The move also meant that the Pro Bowl, which was won by the AFC by a score of 41–34, would avoid competing against the 2010 NBA All-Star Game, the second full day of competition in the 2010 Winter Olympics, and the 52nd running of the Daytona 500, as would have been the case had the game been played on February 14 per its traditional post-Super Bowl scheduling.
Main article: 2009 New Orleans Saints season
The New Orleans Saints finished the season with an NFC best 13–3 record and went on to advance to the first Super Bowl in their 43 years as an NFL team. After joining the NFL in 1967, it took them 21 years to record their first winning season and another 13 years after that to win their first playoff game. Five years later, the New Orleans area suffered another setback when the Louisiana Superdome was devastated with the rest of the city by Hurricane Katrina, forcing them to play all of their home games in 2005 elsewhere as they finished with a 3–13 record (see Effect of Hurricane Katrina on the New Orleans Saints). But in the off-season, the team's fortunes began to turn. First, they signed free agent quarterback Drew Brees, who would go on to throw for more passing yards than any other quarterback over the next four seasons. They also drafted multi-talented Heisman Trophy winning (since vacated) running back Reggie Bush, receiver Marques Colston, and guard Jahri Evans, three players who would become major contributors on the Saints' offense. The following season, New Orleans improved to 10–6 and advanced to the NFC title game for the first time, which they lost to the Chicago Bears. Although they failed to make the playoffs over the next two seasons, they continued to sign new talent, and by 2009 they were ready to make another run at the Super Bowl.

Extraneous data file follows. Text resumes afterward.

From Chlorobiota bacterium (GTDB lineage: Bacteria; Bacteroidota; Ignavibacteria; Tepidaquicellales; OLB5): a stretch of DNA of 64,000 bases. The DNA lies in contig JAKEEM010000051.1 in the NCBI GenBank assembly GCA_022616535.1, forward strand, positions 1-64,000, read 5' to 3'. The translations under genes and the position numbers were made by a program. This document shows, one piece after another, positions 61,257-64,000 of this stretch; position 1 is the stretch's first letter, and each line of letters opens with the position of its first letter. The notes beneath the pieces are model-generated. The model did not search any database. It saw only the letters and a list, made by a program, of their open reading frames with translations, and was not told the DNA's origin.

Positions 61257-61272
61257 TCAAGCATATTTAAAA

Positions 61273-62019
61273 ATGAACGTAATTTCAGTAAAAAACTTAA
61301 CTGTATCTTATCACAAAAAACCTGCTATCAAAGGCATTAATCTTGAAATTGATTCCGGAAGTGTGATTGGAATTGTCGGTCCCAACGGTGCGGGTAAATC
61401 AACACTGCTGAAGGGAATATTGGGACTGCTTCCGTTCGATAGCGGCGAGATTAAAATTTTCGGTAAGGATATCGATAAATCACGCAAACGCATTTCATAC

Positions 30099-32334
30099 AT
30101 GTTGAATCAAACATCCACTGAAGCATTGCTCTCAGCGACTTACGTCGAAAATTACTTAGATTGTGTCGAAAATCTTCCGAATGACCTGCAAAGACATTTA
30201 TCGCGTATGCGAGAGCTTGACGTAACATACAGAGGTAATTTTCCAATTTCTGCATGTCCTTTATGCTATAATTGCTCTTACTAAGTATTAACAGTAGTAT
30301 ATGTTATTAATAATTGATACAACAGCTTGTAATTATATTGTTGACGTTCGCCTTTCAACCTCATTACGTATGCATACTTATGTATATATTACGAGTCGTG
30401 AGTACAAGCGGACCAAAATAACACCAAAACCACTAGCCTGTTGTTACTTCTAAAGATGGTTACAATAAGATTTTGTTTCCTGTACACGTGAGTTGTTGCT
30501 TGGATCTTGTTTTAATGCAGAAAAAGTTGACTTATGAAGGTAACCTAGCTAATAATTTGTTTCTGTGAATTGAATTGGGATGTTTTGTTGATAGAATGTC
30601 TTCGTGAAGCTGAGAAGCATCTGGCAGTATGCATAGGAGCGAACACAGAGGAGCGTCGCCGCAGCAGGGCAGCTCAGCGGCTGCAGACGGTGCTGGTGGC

The Saints' offense led the NFL in scoring, averaging just under 32 points per game. Brees finished the season as the NFL's top rated quarterback (109.6), completing an NFL-record 70.6% of his passes for 4,338 yards and 34 touchdowns, with just 11 interceptions. His top target was Colston, who caught 70 passes for 1,074 yards and 9 touchdowns, but he had plenty of other weapons, such as receivers Devery Henderson (51 receptions) and Robert Meachem (45), along with tight ends Jeremy Shockey (48) and Dave Thomas (35). With fullback Heath Evans out of action due to injury for most of the season, Dave Thomas often lined up as a fullback, with tackle Zach Strief serving as an extra blocker on short yardage plays. The ground attack was led by running backs Pierre Thomas and Mike Bell. Thomas rushed for 793 yards and caught 39 passes for 302, while Bell added 654 yards on the ground. Bush was also a major contributor, rushing for 390 yards (with a 5.6 yards per carry average), catching 47 passes for 335 yards, and adding another 130 yards returning punts. New Orleans also had a strong offensive line with three Pro Bowl selections: guard Jahri Evans, center Jonathan Goodwin, and tackle Jon Stinchcomb.
Defensive lineman Will Smith led the team in sacks with 13. Another big weapon on defense was linebacker Jonathan Vilma, who led the team with 87 tackles and intercepted three passes. The Saints' secondary was led by 12-year veteran safety Darren Sharper, who recorded 9 interceptions and set an NFL record by returning them for 376 yards and three touchdowns. Cornerback Tracy Porter was also effective, recording 49 tackles and 4 picks with one touchdown.